Everson Museum of Art
401 Harrison St., Syracuse

To celebrate the new millennium, in the year 2000 artist Neil Tetkowski undertook a Herculean project: gathering clay from all 188 member countries from the United Nations. With these clay samples, Tetkowski created a suitably monumental work that debuted at United Nations headquarters in New York City—the Common Ground World Mandala. Measuring seven feet in diameter and more than nine feet high, Tetkowski's sculpture is a testament to the artist's ability to think beyond boundaries—of scale, of geography, and of politics.

"Common Ground" uses Tetkowski's World Mandala as the centerpiece of an exhibition that showcases the Everson's vast collection of world ceramics. From ancient Mesopotamian and Greek pottery to contemporary Zulu beer brewing vessels and a life-size terracotta horse built by Indian priests, the Everson's collection traces the evolution of ceramics across cultures over thousands of years. Because of Syracuse's focus on welcoming immigrants and refugees to the community, there are over 70 languages spoken in city schools. "Common Ground" uses ceramics, one of humankind's oldest art forms, to remind us of our shared bonds with the earth.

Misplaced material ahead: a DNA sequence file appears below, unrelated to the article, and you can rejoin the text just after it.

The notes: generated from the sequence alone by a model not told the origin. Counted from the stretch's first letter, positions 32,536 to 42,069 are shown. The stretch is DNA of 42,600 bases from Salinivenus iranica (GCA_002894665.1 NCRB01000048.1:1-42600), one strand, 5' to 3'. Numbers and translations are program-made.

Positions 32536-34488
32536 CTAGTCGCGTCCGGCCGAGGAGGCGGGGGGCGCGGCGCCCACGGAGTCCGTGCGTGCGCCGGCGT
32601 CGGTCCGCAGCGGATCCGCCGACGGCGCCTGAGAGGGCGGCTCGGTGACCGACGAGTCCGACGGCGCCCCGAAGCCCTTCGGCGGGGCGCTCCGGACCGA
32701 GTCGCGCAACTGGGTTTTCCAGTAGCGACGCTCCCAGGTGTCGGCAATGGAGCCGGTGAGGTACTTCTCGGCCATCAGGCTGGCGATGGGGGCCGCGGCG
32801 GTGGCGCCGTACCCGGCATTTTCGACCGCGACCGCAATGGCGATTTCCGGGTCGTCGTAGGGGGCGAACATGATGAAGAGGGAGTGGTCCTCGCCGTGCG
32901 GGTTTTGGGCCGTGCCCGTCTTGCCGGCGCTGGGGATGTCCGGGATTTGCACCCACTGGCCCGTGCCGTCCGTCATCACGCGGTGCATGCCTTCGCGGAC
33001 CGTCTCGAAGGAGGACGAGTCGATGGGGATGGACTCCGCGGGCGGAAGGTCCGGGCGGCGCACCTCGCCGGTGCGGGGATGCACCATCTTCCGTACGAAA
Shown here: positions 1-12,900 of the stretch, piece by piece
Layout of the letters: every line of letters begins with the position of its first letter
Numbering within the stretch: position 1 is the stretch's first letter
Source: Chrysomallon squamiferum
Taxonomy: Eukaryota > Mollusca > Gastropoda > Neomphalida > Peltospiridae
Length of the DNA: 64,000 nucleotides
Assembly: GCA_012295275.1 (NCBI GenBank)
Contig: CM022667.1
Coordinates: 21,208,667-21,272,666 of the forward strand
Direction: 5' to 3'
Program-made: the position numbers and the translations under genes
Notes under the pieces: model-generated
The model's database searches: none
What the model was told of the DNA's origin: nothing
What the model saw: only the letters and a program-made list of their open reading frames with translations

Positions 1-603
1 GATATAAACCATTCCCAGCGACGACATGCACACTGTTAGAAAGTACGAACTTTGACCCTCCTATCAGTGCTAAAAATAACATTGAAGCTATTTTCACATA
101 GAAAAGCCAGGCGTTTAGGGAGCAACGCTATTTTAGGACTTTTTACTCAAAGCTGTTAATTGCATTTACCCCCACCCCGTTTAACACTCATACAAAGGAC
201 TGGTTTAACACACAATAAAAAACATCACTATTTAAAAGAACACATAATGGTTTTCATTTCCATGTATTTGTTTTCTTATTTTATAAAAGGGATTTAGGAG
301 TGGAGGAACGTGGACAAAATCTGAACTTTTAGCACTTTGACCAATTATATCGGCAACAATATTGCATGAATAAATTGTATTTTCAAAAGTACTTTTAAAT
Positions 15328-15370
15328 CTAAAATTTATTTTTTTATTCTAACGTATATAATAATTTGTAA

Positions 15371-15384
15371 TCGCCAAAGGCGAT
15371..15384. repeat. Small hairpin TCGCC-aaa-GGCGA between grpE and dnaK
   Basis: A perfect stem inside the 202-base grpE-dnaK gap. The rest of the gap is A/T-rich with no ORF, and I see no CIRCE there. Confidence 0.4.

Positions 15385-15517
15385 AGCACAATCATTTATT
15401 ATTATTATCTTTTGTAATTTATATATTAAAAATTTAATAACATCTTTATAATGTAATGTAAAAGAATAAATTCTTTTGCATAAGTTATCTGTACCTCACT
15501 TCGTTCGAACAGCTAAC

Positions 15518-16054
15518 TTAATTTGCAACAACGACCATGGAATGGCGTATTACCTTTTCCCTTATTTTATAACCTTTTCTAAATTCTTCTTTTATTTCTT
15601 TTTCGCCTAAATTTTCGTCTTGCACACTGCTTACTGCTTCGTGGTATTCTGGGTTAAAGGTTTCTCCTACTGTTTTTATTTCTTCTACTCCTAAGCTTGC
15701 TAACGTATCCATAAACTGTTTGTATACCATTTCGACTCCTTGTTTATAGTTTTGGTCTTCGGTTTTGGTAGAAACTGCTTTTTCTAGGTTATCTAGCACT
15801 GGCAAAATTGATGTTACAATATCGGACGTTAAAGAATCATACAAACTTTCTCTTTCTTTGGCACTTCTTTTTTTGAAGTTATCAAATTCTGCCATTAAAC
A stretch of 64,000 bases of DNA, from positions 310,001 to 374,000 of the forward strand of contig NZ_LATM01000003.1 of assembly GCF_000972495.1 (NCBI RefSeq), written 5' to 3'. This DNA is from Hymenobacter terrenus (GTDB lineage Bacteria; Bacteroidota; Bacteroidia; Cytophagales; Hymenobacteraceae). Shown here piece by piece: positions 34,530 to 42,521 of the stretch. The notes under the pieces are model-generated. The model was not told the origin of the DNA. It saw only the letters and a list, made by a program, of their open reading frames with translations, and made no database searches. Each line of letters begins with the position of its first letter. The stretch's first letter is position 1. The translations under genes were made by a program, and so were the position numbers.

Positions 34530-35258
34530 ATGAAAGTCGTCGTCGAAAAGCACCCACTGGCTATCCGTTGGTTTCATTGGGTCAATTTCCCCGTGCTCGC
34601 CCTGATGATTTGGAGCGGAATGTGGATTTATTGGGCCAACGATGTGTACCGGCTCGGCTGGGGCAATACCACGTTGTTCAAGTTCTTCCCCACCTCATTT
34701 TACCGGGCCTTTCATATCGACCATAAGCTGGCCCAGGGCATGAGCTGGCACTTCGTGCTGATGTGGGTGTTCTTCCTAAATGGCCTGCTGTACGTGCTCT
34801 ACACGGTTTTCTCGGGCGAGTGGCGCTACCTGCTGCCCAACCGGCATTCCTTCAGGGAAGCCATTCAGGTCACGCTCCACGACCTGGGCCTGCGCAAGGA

Hoop Dreams: Basketball and Contemporary Art

Save to Google calendar  Save to desktop calendar    Friday, April 7, 2023, 11:00 AM - 5:00 PM


Everson Museum of Art
401 Harrison St., Syracuse

A multibillion-dollar global industry that began as a recreational activity more than a century ago, the game of basketball is deeply rooted in our society and culture. Playing or watching the sport invokes intangible ideas and feelings — beauty, excitement, hope, triumph, joy, pain, defeat — experiences that define what it means to be human.